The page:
BBC NEWS Americas Africa Europe Middle East South Asia Asia Pacific Arabic Persian Pashto Turkish French
BBCi NEWS   SPORT   WEATHER   WORLD SERVICE   A-Z INDEX     

BBC News World Edition
 You are in: Middle East  
News Front Page
Africa
Americas
Asia-Pacific
Europe
Middle East
South Asia
UK
Business
Entertainment
Science/Nature
Technology
Health
-------------
Talking Point
-------------
Country Profiles
In Depth
-------------
Programmes
-------------
BBC Sport
BBC Weather
SERVICES
-------------
LANGUAGES
EDITIONS
Monday, 18 November, 2002, 11:37 GMT
Analysis: Inspectors back in Iraq
UK Government picture - Iraqi bombs allegedly used to deliver chemical weapons
Weapons inspections will be rigorous and intrusive

United Nations weapons inspectors are back in Iraq for the first time since January 1998.

Backed by a tough new Security Council resolution, 1441, these inspections are being cast as Iraq's last chance to disarm or somehow prove it has disarmed.

Anything but full compliance by Iraq with inspections that are expected to be more rigorous and intrusive than any in the past may trigger a United States-led war to depose Saddam Hussein.


We are like police officers whose task is to find a murderer among a million people. The chances are not good, but if you are professional you can succeed

Jacques Baute
IAEA chief inspector
Hans Blix, the head of the UN monitoring, verification and inspection commission (Unmovic), is leading the forward team. He plans two days of talks with Iraqi officials.

The first arrivals will set up offices and living quarters for an inspection team that will number about 80 when it is in full flow.

For the first time, inspectors will be setting up branches in Mosul and Basra.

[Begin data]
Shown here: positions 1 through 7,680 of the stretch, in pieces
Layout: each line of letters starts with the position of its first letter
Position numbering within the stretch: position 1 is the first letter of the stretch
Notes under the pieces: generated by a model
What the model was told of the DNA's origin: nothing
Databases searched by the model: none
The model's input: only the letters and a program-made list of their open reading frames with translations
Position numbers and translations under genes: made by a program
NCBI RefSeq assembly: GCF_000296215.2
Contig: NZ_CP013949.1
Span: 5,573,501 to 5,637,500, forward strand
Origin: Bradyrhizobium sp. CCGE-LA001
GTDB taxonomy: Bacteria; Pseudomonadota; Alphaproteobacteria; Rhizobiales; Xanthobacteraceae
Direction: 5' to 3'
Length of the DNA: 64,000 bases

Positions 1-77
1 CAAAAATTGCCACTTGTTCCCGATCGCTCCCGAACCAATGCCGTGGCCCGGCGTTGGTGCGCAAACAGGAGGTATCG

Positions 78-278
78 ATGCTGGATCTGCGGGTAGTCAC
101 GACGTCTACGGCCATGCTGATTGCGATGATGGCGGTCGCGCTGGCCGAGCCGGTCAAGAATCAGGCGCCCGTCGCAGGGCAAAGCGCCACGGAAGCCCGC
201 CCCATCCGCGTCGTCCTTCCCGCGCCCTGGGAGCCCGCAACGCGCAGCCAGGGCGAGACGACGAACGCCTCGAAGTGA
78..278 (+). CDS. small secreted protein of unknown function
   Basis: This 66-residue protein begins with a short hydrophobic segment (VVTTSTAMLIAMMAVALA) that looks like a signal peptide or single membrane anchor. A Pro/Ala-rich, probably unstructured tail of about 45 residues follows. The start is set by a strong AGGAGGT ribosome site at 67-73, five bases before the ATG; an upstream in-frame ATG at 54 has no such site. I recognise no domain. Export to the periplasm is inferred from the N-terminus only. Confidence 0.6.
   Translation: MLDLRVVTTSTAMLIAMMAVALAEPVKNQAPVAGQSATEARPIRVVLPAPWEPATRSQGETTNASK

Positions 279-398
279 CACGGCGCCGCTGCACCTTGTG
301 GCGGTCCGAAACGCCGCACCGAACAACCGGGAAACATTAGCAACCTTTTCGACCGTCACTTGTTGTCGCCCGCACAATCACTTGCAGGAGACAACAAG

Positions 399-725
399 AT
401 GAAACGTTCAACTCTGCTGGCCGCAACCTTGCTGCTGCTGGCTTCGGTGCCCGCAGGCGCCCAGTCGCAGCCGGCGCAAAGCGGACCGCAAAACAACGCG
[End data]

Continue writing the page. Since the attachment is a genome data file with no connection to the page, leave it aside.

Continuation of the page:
The first actual weapons inspectors are due to arrive on Monday 25 November.

The inspectors will be backed up in New York by 200 or so personnel ready to take over.

Accompanying Mr Blix is Jacques Baute, the head of the International Atomic Energy Agency's inspection team.

"We are like police officers whose task is to find a murderer among a million people," is how Mr Baute recently described the mission ahead.

"The chances are not good, but if you are professional you can succeed."

Tough new rules

During eight years of Unscom inspections, between 1991 and 1998, Iraq blatantly obstructed and deceived inspectors.

Inspectors have some reason to be optimistic they will get greater co-operation from Iraq this time.

They have the firm and unanimous backing of the UN Security Council and tough new powers.

Picture distributed by the UK Government
An alleged chemical weapons plant at Tarmiya
Inspectors now have the right to "immediate, unrestricted and unconditional access" to any site, including all of the Iraqi leader's presidential palaces.

For the first time, weapons inspectors will be able to take witnesses and their families out of Iraq so that they can give evidence without fear of reprisals.

The demand for a "currently accurate, full and complete" declaration of Iraq's suspected weapons of mass destruction and the capacity to build them is also key. This must be handed over by 8 December.

Any "false statements or omissions" in Iraq's declaration, as well as any interference with or threats to the inspectors at work, will be considered a further "material breach".

And in the background, of course, there is the threat of "serious consequence" to make Iraqi officials co-operate.

Open in new window : Iraq spotlight
Click to see maps of Iraq's suspected weapons sites

Mr Baute has said that the teams do not have a finite number of sites to search and monitor.

"I can't say that there are 100 sites that are very important and another 300 more that are significant. For us it doesn't matter. We have a mandate to search the whole country."